Exchanging commodities is a centuries old means of investing, trading, and managing money. It is believed by some historians that variances of the modern commodity exchange have been in existence for nearly 800 years. Exchanges that deal with company stocks are a much more recent development. It has been just over 200 years since the first American stock exchange opened on Chestnut Street in Philadelphia, and 190 years since that exchange moved to lower Manhattan and the New York Stock Exchange rang its first opening bell on Wall Street.
In the years since, the fortunes of American business and American investors have been made and lost countless times on the floors of that exchange, and usually with the help of stock brokers who, as members of the stock exchange, act as agents for buyers or sellers by facilitating transactions in accordance with the law. However, recent years have seen a change in the traditional broker-client relationship, and the advent of the Internet has spawned a new group of investors who eschew the help of brokers and try to make their fortunes trading stocks online.
When you purchase stock you are purchasing a share of ownership in a corporation. In the past, stock brokers acted as the intermediary agent that connected the client to the market. Typically, stock brokers would also be Certified Financial Planners, a qualification that allowed them to provide the client not only with market access, but with financial advice and management of their account.
In exchange for the service of the account and access to the markets the brokerage earned a commission in the form of a flat fee or a percentage of the trade, and those commissions could be quite sizable, especially if you were engaged in frequent trading. The desire to eliminate commissions while still accessing financial markets is the primary reason that so many investors can now be found trading stocks online.
The Internet has allowed investors the option of controlling their own financial direction and decisions. By trading stocks online an investor can avoid a significant portion of the fees and commissions that a traditional brokerage would charge - trades can cost as little as $5 dollars - but those savings come at a price. When trading stocks online through a discount online brokerage, the brokerage is only responsible for executing your trades in the market.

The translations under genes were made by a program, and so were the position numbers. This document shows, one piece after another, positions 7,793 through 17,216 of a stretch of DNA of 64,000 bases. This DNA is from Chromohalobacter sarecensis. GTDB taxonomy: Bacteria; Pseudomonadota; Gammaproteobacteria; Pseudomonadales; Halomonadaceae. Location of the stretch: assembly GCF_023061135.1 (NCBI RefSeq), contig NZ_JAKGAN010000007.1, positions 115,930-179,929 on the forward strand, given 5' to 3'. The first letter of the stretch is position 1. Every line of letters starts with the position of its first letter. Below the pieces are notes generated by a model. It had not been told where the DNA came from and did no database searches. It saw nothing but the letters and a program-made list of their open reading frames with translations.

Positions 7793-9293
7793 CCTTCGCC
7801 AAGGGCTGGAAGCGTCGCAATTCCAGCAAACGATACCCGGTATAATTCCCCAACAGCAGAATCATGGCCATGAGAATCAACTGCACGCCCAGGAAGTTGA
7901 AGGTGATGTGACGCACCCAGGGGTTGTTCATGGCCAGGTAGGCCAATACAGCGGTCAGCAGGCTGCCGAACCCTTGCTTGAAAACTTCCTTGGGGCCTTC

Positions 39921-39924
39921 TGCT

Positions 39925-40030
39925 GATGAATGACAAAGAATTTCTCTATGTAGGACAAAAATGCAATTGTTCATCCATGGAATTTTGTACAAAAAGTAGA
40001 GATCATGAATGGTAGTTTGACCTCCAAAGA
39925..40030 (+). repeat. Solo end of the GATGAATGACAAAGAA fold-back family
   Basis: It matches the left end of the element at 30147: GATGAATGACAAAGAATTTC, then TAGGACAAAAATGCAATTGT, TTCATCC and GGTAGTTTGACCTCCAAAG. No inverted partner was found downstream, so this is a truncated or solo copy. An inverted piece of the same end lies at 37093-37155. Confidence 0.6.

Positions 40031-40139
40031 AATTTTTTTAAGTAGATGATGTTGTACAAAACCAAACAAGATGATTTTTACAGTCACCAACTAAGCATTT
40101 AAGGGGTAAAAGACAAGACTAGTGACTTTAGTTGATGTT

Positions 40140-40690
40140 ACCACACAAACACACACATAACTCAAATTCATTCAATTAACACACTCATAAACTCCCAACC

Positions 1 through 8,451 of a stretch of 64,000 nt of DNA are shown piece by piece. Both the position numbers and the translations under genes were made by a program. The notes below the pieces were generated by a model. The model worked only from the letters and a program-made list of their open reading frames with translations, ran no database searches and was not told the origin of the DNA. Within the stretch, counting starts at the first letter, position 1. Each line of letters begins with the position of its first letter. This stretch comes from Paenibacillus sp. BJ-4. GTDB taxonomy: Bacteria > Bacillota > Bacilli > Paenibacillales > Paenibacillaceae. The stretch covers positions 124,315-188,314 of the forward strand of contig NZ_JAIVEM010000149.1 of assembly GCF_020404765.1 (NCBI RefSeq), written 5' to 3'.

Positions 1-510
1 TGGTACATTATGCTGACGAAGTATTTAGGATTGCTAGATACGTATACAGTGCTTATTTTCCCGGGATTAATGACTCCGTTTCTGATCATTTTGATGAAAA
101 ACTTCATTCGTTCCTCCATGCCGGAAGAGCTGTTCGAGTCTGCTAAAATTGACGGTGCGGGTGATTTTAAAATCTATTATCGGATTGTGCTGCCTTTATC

When it comes to advice, research, and account management, you are truly on your own. Therefore, trading stocks online is not something that should be entered into lightly. Successful investors usually have experience, expertise, research tools, and a basic market savvy that allows them to successfully, and profitably, navigate the complicated financial world. Investors who lack those skills are not likely to be good candidates for trading stocks online.
A hot tip on a new stock is usually not a good reason to get into trading stocks online. Experienced investors know that today's hot tips are often tomorrow's trash, and it takes more than some quick hits to be a successful online investor. However, if you are an individual with a strong financial background and an understanding of markets then you may be equipped to successfully manage your financial future on your own.
However, if you are not sure of the difference between a market order and a market maker, or ex-dividends and earnings per share, then saving money on commissions and fees probably will not offset the trading losses you are likely to incur. Trading stocks online is not for everyone, but if you want to try your hand then the Internet is the easiest way to access reputable discount online brokers who can provide you with the access you need to control your own financial destiny.
For more online stocks information please visit http://www.aboutonlinestocks.com - a popular online stocks website that provides tips and online stock resources. Don't forget to check out our page on trading stocks online.